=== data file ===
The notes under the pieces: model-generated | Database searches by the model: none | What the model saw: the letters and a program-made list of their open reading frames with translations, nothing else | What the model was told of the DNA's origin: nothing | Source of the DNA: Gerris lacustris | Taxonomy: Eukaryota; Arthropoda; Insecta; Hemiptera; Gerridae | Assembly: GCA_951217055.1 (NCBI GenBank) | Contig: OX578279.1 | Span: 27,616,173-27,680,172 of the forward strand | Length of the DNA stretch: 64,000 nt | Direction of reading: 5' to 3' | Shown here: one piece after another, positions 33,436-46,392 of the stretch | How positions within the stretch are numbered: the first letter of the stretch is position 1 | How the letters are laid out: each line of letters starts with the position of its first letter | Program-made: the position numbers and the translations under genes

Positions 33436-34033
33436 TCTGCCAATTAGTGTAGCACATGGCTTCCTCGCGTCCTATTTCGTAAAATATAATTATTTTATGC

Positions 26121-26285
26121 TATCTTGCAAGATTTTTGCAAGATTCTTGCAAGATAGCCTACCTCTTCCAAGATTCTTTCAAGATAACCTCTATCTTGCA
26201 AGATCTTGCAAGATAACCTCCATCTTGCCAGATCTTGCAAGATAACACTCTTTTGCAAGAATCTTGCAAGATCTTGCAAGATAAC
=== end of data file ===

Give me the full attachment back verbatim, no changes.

The notes under the pieces: model-generated | Database searches by the model: none | What the model saw: the letters and a program-made list of their open reading frames with translations, nothing else | What the model was told of the DNA's origin: nothing | Source of the DNA: Gerris lacustris | Taxonomy: Eukaryota; Arthropoda; Insecta; Hemiptera; Gerridae | Assembly: GCA_951217055.1 (NCBI GenBank) | Contig: OX578279.1 | Span: 27,616,173-27,680,172 of the forward strand | Length of the DNA stretch: 64,000 nt | Direction of reading: 5' to 3' | Shown here: one piece after another, positions 33,436-46,392 of the stretch | How positions within the stretch are numbered: the first letter of the stretch is position 1 | How the letters are laid out: each line of letters starts with the position of its first letter | Program-made: the position numbers and the translations under genes

Positions 33436-34033
33436 TCTGCCAATTAGTGTAGCACATGGCTTCCTCGCGTCCTATTTCGTAAAATATAATTATTTTATGC

Positions 26121-26285
26121 TATCTTGCAAGATTTTTGCAAGATTCTTGCAAGATAGCCTACCTCTTCCAAGATTCTTTCAAGATAACCTCTATCTTGCA
26201 AGATCTTGCAAGATAACCTCCATCTTGCCAGATCTTGCAAGATAACACTCTTTTGCAAGAATCTTGCAAGATCTTGCAAGATAAC